Northwest Security Services

By Christopher Flanagan, H. Grousbeck
2001 | Case No. E103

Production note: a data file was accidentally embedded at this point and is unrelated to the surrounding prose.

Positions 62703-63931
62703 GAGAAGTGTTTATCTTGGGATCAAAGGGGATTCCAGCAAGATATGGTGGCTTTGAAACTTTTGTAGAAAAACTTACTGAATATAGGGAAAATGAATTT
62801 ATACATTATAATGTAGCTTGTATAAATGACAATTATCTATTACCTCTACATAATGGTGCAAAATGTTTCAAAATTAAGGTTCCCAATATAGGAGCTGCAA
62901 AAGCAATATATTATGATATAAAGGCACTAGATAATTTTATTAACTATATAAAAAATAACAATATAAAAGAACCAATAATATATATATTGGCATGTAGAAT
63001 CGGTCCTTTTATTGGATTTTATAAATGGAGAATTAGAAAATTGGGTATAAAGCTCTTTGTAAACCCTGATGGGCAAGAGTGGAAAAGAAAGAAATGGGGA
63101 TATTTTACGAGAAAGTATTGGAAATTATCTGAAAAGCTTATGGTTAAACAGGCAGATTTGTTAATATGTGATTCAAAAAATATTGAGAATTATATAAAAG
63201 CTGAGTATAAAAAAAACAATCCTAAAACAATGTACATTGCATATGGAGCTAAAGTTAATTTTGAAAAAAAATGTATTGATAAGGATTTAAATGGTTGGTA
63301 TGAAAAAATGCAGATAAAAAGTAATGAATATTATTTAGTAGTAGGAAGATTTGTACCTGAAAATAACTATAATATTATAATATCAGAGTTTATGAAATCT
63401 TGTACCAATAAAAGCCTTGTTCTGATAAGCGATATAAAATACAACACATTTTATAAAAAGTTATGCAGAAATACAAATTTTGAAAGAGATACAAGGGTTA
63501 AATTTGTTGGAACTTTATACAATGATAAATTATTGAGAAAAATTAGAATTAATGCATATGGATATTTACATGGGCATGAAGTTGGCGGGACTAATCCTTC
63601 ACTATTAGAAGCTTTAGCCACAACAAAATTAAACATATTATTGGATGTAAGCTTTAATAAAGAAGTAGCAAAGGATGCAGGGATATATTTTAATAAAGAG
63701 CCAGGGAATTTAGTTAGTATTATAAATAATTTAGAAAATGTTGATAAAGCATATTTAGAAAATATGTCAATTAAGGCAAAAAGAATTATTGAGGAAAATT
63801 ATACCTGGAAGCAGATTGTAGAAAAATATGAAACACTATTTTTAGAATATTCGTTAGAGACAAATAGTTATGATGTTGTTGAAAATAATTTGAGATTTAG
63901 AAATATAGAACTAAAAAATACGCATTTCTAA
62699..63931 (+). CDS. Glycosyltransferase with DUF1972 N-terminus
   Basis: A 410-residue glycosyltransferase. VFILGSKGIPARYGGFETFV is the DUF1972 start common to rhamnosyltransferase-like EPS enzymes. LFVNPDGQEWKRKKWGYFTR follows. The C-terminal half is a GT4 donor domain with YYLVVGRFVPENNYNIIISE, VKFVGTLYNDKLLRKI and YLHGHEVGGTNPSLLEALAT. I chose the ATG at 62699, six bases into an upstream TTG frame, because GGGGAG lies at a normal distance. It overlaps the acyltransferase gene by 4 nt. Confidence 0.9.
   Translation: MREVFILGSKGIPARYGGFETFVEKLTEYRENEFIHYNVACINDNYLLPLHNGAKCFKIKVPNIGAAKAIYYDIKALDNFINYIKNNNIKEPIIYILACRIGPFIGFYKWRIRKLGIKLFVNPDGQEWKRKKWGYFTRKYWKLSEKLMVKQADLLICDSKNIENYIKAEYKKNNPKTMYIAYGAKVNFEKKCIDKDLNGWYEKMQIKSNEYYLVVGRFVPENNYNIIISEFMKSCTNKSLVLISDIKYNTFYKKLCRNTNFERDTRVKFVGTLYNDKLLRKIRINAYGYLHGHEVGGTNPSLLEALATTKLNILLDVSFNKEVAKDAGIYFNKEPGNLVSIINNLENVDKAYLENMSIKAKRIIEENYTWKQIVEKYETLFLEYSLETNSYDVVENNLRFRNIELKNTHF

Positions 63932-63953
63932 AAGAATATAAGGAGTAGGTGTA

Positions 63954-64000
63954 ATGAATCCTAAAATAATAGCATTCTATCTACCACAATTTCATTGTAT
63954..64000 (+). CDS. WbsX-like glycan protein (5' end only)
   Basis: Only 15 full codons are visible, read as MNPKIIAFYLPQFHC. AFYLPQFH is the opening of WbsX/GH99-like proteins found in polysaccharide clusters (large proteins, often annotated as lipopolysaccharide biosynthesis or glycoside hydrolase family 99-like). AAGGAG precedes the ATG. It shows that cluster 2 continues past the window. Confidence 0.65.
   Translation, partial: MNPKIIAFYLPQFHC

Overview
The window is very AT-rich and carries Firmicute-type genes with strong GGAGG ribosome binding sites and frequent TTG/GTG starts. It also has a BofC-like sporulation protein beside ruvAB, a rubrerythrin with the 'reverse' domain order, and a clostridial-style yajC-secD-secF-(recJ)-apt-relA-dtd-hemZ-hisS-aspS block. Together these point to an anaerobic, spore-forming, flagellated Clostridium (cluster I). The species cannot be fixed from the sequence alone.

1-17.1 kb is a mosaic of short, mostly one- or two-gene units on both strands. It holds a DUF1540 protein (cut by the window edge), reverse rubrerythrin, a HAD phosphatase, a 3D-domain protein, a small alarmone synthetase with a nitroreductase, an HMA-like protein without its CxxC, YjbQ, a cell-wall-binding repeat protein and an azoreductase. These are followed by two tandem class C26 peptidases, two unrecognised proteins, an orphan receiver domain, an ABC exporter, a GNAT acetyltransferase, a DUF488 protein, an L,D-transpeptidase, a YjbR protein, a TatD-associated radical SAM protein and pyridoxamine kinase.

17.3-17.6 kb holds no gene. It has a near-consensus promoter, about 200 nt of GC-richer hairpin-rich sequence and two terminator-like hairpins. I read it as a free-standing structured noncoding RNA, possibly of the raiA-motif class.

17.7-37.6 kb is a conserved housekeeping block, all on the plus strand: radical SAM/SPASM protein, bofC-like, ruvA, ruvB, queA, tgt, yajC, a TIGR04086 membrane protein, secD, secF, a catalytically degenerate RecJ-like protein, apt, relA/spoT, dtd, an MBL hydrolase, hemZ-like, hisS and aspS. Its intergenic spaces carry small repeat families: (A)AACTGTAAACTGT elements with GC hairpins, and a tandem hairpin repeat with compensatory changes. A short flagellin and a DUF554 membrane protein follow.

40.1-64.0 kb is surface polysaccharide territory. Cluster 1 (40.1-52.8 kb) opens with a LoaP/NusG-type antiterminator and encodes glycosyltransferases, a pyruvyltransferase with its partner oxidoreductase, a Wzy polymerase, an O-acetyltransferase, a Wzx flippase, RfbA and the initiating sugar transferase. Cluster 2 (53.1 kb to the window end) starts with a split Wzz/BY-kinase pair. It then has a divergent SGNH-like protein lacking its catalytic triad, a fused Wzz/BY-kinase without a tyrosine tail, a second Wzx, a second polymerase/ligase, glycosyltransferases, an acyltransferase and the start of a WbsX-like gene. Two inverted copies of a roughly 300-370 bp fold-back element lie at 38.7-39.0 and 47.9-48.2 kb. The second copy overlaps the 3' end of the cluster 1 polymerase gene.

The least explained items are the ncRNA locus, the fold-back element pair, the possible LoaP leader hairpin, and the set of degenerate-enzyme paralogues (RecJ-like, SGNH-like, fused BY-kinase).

This case examines issues encountered by a third-generation family-owned business. Northwest Security Services (“NSS”) is a 55 year-old company that has developed a rich history since its founding by Ernest Wilson, a less-than-affable, junior college educated family patriarch. The business challenges that NSS faces are similar to those of any company, but the fact that the company is family-owned and operated creates a host of new challenges for those involved. The majority of the case is spent focusing on several of those issues that are unique to family-owned businesses, such as: bringing younger generation family members into a business; underperformance by certain family member employees of a company; asset diversification considering much of a family’s wealth can be tied up in a business; establishing a corporate advisory board comprised of non-family members; division of ownership; payment of dividends; respective rights of family employees and non-family employees; transferring authority and power in a family business to younger family members; and the sometimes hazy line between where business stops and family begins. This case examines issues encountered by a third-generation family-owned business. Northwest Security Services (“NSS”) is a 55 year-old company that has developed a rich history since its founding by Ernest Wilson, a less-than-affable, junior college educated family patriarch. The business challenges that NSS faces are similar to those of any company, but the fact that the company is family-owned and operated creates a host of new challenges for those involved. The majority of the case is spent focusing on several of those issues that are unique to family-owned businesses, such as: bringing younger generation family members into a business; underperformance by certain family member employees of a company; asset diversification considering much of a family’s wealth can be tied up in a business; establishing a corporate advisory board comprised of non-family members; division of ownership; payment of dividends; respective rights of family employees and non-family employees; transferring authority and power in a family business to younger family members; and the sometimes hazy line between where business stops and family begins. Teaching Note available.
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